WIN supports a network of individuals, organisations, and governments working to improve water integrity. We research the impact of corruption and poor integrity in the water sector. WIN develops and promotes tools, capacity and prevents risks in country programmes worldwide, to improve water sector performance and equity to benefit all.
In order to achieve the Sustainable Development Goals, corruption and bad governance in the water sector must be eliminated. Urgent action is required to ensure clean governance is at the top of our agenda and to make the human right to water and sanitation a reality.
We know that the water sector is twice as capital-intensive as other utilities and that the estimated investment required to upgrade water and sanitation infrastructure by 2050 is in the trillions of US Dollars. Every 10% of investment in the water sector lost due to corruption translates to more than $75 billion of annual loss in the sector (WIGO, 2016). Potential losses are likely to be much higher. Considering the financing gap and enormous needs of the sector: every cent counts, every drop counts. Water integrity must be at the heart of efforts to improve sector performance.
Building Integrity Walls
Water integrity is based on the pillars of Transparency, Accountability, Participation and Anti-Corruption (TAPA) and aims for equity and sustainability. It can be promoted to improve governance and address all major risks of corruption in water.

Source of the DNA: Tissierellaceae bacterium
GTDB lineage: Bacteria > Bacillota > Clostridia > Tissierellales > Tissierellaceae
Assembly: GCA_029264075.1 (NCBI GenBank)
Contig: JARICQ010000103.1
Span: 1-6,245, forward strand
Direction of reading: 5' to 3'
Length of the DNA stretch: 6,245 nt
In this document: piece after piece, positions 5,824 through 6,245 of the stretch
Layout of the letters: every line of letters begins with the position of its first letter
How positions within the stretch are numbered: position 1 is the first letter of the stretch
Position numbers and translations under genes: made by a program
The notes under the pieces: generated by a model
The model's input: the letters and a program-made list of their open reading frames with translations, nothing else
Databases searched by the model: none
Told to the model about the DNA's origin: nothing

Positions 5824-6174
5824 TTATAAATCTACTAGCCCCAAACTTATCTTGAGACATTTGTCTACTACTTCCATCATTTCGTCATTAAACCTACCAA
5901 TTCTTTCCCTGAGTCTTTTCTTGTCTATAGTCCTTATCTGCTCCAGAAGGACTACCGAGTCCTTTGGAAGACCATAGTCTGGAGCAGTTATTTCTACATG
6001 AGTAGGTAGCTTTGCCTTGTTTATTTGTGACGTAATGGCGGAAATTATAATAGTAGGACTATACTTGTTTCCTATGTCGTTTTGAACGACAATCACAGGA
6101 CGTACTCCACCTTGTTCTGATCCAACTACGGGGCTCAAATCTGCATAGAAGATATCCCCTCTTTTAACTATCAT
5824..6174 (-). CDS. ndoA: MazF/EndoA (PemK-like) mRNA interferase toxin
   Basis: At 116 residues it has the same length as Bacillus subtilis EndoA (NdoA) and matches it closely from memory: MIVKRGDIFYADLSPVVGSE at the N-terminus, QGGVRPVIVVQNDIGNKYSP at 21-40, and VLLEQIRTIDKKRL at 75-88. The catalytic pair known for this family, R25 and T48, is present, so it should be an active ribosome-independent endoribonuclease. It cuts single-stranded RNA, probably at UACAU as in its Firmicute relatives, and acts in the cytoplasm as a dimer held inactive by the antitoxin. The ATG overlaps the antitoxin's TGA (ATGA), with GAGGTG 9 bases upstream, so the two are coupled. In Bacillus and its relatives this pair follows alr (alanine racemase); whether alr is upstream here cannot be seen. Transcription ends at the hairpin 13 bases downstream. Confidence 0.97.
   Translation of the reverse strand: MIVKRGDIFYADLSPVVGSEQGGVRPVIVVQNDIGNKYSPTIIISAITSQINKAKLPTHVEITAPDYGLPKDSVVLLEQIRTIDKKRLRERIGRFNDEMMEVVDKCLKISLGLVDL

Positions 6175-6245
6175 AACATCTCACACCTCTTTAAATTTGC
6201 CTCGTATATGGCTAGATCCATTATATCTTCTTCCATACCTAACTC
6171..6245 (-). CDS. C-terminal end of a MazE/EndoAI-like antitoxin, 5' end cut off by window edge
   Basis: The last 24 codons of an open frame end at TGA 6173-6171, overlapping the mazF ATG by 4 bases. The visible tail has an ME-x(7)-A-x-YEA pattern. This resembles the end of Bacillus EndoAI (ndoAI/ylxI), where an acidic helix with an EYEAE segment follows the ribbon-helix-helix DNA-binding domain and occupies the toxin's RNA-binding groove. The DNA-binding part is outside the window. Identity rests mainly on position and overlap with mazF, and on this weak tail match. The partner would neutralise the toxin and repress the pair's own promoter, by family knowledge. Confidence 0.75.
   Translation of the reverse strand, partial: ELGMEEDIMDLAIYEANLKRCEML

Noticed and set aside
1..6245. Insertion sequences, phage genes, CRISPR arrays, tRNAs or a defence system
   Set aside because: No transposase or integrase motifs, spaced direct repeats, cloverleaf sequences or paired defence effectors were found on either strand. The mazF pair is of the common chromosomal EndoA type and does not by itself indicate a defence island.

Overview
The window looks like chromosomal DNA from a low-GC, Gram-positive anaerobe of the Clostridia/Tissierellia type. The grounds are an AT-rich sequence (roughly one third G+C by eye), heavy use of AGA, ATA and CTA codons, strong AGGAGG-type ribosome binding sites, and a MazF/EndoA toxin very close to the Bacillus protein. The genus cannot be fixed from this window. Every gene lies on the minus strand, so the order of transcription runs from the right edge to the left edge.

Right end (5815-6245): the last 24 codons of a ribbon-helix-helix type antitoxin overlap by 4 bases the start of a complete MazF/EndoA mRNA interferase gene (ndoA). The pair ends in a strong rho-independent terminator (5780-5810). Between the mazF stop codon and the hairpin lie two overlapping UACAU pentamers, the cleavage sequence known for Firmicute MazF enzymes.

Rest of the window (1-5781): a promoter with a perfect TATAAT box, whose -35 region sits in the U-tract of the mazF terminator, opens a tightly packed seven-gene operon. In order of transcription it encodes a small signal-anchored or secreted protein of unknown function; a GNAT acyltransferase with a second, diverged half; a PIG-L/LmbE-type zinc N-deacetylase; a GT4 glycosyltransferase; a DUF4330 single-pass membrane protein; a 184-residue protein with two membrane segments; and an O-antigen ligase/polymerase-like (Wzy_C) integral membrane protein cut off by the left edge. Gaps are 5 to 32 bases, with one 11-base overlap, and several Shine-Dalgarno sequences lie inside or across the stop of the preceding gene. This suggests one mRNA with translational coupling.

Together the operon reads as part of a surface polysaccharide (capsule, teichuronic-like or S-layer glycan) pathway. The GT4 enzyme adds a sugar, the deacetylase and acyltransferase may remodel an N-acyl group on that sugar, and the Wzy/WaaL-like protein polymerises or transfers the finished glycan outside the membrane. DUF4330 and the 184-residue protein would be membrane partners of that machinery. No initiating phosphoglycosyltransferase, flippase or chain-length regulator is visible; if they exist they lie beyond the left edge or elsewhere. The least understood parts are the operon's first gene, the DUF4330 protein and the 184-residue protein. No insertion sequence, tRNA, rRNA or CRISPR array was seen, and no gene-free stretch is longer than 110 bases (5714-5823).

WIN’s goal is for water integrity to become a common principle and practice in the water sector. WIN’s ‘Integrity Wall’ offers a guiding framework for strengthening integrity in the water sector. It shows examples of how to promote TAPA. For example, by encouraging media investigations, implementing effective disclosure policies and monitoring for budgets, plans and procurement policies, supporting social accountability measures, protecting whistle-blowers, etc.
Engaging with Partners for Change
Since its establishment in 2006, WIN has been effective in raising awareness of and attention for water integrity through advocacy in international processes, events and capacity building programmes. Water integrity has been included by some leading organisations in their policies, programmes and in international frameworks such as the OECD principles on water governance.
Together with its partners, WIN has been successful in releasing various types of publications on water integrity, culminating in the production of the flagship Water Integrity Global Outlook (WIGO 2016). The collaborative development and testing of tools as well as methodologies for water integrity is another successful element of WIN’s work. These efforts have resulted in a well-documented portfolio of experiences, publications, tools and methodologies, which are accessible through the WIN website.
WIN works both on an international level, by engaging with strategic partners, and in countries, by executing water integrity promotion programmes with implementing partners in focus countries, specifically Bangladesh, Benin, and Kenya. WIN works towards the following three main objectives: